Things Review: a simple, beautiful and useful Task Manager

I come today with my simple Review of one of my favorite iPhone apps: Things Touch from Cultured Code, also know as TT.

I want to call the attention to one detail: I will only review here iPhone apps that I am really using on my everyday life, and only after using it for several months to get a feel for its stability and usefulness over time. If a app is good and useful then it will stick and improve my life. Only in that case will it appear here.

What is Things? Well, simply it’s a Task Manager. We’re used to complicated software for this function, but where Things is strong is in simplicity and ease of use.

Things has some little solutions that make it flexible and simple.
– There’s a location called “Someday” where you can put Tasks just to be identified but that are out of the way of your scheduling.
– There’s a location called “Inbox” where you can add Tasks without the need to organize them immediately.
– You don’t need to assign Tasks to Projects or Areas.
– You don’t have to assign due dates to Projects and Tasks if you don’t have it, etc.

It’s great that there is a OS-X version, called Things Desktop (or TD) that syncs with the iPhone app.

It’s also very refreshing to use an app that is both good looking and useful. I have been using this app for three months now, and I keep finding Projects and Tasks to add to better organize and manage my life. A good part of my work assignments and projects as well as my areas of interest are now in Things, and I believe in time all will fall within.

Having all this information at hand to consult and modify on a small device like iPhone is no small feat. For now however, the search function has to be made only by filtering Tags. A complete search will appear on a later version, it’s not yet available on TT.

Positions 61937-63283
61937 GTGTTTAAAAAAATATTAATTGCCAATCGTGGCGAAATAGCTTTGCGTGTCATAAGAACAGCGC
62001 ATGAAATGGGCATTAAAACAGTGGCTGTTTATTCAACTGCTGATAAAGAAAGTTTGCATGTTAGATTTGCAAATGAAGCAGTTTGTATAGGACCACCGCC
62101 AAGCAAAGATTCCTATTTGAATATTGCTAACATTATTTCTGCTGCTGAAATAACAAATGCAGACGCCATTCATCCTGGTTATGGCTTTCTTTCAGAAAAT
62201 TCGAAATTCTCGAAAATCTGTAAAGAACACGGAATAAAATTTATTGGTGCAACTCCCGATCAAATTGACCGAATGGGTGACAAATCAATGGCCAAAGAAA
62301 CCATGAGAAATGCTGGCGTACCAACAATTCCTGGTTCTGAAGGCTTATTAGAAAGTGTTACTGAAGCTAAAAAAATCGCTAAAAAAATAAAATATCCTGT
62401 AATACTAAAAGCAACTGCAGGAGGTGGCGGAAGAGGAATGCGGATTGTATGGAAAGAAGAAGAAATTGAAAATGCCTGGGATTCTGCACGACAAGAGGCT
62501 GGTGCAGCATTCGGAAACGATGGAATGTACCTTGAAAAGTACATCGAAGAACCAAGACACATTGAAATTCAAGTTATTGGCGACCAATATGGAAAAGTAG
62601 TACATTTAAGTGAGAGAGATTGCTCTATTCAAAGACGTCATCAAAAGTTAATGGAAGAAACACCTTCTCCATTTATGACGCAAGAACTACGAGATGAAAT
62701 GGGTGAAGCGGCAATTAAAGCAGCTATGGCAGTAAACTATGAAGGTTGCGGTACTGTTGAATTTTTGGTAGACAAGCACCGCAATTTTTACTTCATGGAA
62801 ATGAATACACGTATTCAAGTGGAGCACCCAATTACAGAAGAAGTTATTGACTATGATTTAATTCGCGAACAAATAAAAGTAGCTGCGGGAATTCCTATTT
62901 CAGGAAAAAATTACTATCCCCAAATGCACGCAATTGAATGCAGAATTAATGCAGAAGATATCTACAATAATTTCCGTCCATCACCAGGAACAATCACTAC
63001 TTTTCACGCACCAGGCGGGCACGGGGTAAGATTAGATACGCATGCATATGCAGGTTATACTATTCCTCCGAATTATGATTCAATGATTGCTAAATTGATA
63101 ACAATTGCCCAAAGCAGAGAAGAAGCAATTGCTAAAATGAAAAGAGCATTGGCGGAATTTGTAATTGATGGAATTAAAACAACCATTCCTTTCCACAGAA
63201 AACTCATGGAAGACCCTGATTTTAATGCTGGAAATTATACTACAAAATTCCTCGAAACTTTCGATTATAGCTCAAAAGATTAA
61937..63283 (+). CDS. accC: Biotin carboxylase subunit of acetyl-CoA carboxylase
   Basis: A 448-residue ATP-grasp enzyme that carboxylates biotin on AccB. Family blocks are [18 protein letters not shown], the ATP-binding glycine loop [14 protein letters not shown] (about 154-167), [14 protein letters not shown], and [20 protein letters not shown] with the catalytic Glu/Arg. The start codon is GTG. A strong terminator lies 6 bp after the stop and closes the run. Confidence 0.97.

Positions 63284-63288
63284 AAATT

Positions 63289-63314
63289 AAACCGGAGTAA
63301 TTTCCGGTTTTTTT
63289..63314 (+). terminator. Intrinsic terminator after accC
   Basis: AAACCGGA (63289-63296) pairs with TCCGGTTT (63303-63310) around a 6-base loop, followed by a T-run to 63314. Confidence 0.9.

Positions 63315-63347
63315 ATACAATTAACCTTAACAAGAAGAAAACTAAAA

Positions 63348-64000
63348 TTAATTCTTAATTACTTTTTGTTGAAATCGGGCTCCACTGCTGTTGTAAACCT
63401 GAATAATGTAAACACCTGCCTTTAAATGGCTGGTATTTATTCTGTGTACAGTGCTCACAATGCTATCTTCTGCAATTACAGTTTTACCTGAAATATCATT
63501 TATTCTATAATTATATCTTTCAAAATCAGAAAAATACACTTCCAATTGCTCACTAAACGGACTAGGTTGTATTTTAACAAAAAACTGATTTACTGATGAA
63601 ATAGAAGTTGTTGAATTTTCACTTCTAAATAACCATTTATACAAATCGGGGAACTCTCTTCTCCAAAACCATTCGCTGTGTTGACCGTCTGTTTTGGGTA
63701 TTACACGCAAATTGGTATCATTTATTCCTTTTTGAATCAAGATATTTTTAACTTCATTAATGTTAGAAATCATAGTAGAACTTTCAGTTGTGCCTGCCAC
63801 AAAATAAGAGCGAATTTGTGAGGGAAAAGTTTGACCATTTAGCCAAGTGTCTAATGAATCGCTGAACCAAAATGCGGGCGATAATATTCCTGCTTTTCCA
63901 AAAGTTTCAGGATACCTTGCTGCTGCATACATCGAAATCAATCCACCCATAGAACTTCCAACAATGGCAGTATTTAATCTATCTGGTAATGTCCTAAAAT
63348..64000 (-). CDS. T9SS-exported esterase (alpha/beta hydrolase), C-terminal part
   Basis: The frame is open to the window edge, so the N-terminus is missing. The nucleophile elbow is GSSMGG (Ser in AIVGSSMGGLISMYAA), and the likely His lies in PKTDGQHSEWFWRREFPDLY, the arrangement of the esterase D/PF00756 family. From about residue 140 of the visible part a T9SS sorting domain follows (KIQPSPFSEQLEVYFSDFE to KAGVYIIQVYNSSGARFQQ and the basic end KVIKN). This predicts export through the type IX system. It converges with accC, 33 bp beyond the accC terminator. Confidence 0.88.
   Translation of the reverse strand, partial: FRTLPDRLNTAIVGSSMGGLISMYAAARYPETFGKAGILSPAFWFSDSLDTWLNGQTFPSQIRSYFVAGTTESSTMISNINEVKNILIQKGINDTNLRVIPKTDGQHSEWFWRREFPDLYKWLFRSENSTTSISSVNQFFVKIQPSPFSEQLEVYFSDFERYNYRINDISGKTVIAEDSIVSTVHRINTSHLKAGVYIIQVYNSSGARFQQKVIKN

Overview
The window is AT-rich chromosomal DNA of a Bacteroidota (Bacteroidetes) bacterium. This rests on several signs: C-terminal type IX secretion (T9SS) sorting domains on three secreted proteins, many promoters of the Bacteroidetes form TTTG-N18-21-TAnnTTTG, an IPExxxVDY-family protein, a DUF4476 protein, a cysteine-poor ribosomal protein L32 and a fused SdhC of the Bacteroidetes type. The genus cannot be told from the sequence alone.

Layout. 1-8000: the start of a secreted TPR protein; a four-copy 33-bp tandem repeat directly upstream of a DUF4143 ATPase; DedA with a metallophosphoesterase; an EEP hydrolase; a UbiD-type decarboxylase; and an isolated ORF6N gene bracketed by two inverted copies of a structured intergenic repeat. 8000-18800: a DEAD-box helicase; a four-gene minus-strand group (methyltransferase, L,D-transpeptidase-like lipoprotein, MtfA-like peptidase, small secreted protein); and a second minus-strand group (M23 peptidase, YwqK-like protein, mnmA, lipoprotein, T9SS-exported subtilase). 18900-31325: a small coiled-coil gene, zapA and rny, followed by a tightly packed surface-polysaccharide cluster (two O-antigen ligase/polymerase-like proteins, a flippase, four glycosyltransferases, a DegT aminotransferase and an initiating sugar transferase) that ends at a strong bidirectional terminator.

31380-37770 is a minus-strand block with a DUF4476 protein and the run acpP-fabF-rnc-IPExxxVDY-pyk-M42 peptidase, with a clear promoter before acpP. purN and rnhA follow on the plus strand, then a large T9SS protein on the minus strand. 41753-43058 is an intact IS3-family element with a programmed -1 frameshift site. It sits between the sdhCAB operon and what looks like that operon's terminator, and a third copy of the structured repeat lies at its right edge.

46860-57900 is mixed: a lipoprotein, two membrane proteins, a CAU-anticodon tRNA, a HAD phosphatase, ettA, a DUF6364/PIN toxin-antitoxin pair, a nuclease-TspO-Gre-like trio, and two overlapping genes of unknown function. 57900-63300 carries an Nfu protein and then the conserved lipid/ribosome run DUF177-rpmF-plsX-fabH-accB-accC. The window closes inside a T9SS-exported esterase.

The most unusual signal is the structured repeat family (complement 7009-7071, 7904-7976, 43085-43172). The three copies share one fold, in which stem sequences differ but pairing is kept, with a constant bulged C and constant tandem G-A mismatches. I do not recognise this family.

Things is all about Tasks. A Task is the smallest piece of information we can add to Things. A task has
– a Title,
– one or more Tags to classify it,
– a Note that can be any size we want,
– a due date (which can be made recurring in TD, however that it’s not yet supported in TT) and
– the behavior the Task has regarding Today and Scheduled locations on the app (see below).

Tasks can be alone, assigned to a Level of Commitment, grouped into Projects or grouped into Areas (Areas are not yet available on TT1.3, they will be introduced on TT1.4 – however since TD1.0 has them I already know how they will probably exist on TT1.4 so this is passed here). These concepts are explained later in this review.

Searching for a specific Task is easy, even without the named search, because there are two things we can use to filter Tasks. For one we can choose just to see Tasks on a given Project, Level of Commitment or Area. For two we can filter those Tasks by selecting one of the several Tags used to classify them. So, given this, organizing Tasks on Projects or Areas and classifying them with Tags is very important.

Cultured Code is also very good documenting its products. Here’s a page from its Things Wiki explaining tags: Tagging Basics.

The software has three major areas:
– Levels of Commitment,
– Projects and
– Areas, as said before, in the current TT1.3 Areas are still not available, they will be introduced on TT1.4.

Levels of Commitment

This is where we assign our level of commitment to Tasks. There’s
– Inbox (tasks added and not yet organized),
– Today (Tasks to consider today),
– Next (All uncompleted Tasks appear here),
– Scheduled (Tasks that the we decided to have a lesser level warning) and